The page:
Later that day, Messi took action. On advice from Cuatrecasas, the player opted to use a burofax — a registered letter, used when legal proof of receipt is required — to inform Barcelona that he wished to leave for free, exercising his release clause. Signed by Messi, it was sent just after 7 p.m. By mid-morning on Aug. 25, the letter had arrived at Camp Nou.
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The first to read it, aghast, were Bartomeu and the head of Barca’s legal department, Roma Gomez Ponti. “They could not believe their eyes,” a source told ESPN. For them, there was no debate: The clause had already expired. “Put aside everything else you’ve been working on and focus on this,” Bartomeu told the club’s lawyers. Barcelona contacted two firms specialising in sports law — Costa Torrecillas & Associates and Bufete Antras — for advice. (The former had won the club a favourable judgment months earlier in their dispute with Neymar over a renewal bonus.) Both firms agreed Barca were in the right and should not give in to Messi’s demands.
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Despite that, sources told ESPN at the time there were board members who supported letting Messi go. Not for free, mind you, but if it meant bringing in a large fee and removing his €90m salary from the wage bill, the club might be able to dig itself out of a €300m financial hole during the COVID-19 crisis.
“Messi has so much power at the club, both on a financial and sporting level,” one source said. Another, close to the dressing room, went further. “It’s the moment to sell him, it’s a historic opportunity to be able to change things. There are players who will perform a lot better without him in the team.”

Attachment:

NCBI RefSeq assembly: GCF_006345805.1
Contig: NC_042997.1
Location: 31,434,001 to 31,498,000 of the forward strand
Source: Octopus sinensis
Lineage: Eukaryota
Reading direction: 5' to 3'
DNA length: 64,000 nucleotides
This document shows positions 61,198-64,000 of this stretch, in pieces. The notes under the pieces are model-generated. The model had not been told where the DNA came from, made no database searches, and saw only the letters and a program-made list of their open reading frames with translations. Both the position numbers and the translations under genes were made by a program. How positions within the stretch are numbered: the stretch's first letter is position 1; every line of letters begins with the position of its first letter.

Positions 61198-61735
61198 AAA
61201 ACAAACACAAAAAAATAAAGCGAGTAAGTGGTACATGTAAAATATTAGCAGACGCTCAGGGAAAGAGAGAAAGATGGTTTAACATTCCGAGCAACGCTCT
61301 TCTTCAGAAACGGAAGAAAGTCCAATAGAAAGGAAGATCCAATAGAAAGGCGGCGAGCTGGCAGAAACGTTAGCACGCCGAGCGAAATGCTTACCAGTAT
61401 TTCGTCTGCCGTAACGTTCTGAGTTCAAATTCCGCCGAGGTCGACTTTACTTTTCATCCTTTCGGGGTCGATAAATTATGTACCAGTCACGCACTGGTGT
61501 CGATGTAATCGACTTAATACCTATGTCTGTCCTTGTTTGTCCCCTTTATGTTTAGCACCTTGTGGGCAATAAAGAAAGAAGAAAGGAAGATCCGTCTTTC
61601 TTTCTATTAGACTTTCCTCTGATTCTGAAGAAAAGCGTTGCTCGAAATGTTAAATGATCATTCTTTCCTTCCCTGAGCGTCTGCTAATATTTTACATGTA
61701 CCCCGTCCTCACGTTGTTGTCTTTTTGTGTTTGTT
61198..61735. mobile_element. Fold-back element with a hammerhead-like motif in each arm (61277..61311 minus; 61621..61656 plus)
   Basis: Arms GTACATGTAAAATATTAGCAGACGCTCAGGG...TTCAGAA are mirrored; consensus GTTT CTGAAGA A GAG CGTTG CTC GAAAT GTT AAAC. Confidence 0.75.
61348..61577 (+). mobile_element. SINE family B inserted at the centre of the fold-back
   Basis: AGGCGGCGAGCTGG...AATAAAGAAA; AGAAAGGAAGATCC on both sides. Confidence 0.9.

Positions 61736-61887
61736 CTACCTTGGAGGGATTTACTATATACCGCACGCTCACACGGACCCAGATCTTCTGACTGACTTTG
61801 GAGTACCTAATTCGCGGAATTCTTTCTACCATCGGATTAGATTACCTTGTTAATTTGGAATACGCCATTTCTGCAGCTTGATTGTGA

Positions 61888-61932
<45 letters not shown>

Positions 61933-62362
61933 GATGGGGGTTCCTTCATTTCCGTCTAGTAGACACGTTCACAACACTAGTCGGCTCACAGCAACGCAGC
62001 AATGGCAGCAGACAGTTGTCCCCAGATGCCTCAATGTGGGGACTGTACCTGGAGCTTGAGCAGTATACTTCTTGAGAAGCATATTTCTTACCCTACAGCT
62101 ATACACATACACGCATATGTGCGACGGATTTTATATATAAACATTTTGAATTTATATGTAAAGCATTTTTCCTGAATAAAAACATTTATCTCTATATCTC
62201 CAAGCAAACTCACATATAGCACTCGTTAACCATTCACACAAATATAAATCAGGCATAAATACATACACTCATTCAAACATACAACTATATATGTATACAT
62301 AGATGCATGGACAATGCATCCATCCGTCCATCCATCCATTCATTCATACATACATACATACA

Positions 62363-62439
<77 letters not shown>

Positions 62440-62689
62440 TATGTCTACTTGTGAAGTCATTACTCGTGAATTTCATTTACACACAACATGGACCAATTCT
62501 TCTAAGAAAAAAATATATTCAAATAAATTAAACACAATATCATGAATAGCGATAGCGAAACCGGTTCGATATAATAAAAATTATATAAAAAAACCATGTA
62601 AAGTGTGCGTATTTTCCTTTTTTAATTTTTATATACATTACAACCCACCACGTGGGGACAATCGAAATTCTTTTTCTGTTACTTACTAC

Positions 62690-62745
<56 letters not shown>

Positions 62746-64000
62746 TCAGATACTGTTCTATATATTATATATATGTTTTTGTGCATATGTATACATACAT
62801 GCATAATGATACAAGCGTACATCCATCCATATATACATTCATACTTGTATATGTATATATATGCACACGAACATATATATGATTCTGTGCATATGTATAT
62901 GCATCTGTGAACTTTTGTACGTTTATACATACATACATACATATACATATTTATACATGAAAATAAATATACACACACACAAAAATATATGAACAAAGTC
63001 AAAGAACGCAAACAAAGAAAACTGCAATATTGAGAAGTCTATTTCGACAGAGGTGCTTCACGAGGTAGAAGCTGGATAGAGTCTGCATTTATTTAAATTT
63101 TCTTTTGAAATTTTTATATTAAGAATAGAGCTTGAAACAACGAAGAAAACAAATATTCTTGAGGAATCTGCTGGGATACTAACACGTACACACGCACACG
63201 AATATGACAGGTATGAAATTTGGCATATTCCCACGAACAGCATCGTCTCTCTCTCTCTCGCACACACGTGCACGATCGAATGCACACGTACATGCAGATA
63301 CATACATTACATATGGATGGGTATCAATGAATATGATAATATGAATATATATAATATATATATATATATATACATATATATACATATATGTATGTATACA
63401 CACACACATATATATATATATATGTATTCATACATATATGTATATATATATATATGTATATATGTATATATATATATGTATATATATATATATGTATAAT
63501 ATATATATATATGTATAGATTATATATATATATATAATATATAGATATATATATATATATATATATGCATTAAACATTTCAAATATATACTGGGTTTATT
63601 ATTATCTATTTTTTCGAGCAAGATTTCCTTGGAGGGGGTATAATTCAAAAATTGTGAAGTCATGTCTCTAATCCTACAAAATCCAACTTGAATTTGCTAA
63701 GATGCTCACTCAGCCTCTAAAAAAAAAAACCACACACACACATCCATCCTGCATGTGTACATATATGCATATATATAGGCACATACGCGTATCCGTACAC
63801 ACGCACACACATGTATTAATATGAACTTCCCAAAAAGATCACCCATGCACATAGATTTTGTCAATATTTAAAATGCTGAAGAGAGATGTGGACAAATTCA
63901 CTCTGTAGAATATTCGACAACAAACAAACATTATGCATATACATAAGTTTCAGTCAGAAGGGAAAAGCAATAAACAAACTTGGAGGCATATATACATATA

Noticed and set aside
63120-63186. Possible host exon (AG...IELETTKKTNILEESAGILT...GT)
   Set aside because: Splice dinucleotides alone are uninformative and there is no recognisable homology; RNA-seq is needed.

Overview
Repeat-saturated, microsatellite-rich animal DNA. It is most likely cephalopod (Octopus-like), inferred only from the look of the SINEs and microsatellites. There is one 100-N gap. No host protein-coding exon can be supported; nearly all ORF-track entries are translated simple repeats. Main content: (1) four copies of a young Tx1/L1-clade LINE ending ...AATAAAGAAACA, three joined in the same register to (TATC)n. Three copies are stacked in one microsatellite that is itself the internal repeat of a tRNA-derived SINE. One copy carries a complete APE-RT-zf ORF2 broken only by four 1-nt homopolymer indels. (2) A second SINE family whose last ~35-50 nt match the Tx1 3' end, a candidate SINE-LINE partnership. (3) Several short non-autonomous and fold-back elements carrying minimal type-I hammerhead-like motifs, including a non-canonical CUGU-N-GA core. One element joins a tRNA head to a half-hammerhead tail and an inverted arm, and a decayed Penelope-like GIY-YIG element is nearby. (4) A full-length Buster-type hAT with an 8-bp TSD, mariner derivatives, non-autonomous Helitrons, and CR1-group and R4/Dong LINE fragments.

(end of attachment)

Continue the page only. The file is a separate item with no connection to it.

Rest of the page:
Those voices believed a managed departure could be beneficial, but the president would not entertain the prospect. It was €700m from a buying club, or he stays. “Bartomeu doesn’t want to be the president who agrees to the sale of Messi,” a source told ESPN, even as another source said, “it’s the best thing he could have done.”
Bartomeu might have ruined his relationship with Messi — the player called him a liar, claiming Bartomeu had assured him he would let him go — but he got his wish. In the end, he won’t be the president who oversees Messi’s departure; after all, the club’s presidential elections will happen on March 20 or 21 next year, before Messi’s contract expires.
AT MANCHESTER CITY, there had been a growing acceptance that signing Messi for free was impossible, so they turned their attention to a negotiated settlement. After several days of crunching numbers, a source told ESPN that “if Barcelona let him leave for €100 or 150m, Messi will be a City player.” City were also willing to include players of interest to Barca, such as young defender and La Masia product Eric Garcia, in a deal, although ESPN was told that others, including Gabriel Jesus, Bernardo Silva and Riyad Mahrez, would not be included.
All of that depended on Barca being willing to budge. Messi waited and maintained his silence, even skipping coronavirus testing ahead of a return for preseason training with new coach Koeman. Board members who’d been critical of Messi felt he should be fined for that; Bartomeu believed doing so would escalate the crisis. As Barca drafted burofaxes of their own to correspond with their absent captain, sources told ESPN that some versions specified that there would be no punishment, while others left the option open.
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On the morning of Sept. 2, Messi’s father and agent, Jorge, flew from Rosario, Argentina, to Barcelona for a meeting with Bartomeu that evening, but no progress was made. Bartomeu had one important thing as leverage: Messi could not stomach a legal battle. He was determined to leave, but not if the process descended into lengthy litigation. City were reluctant to take that road, too.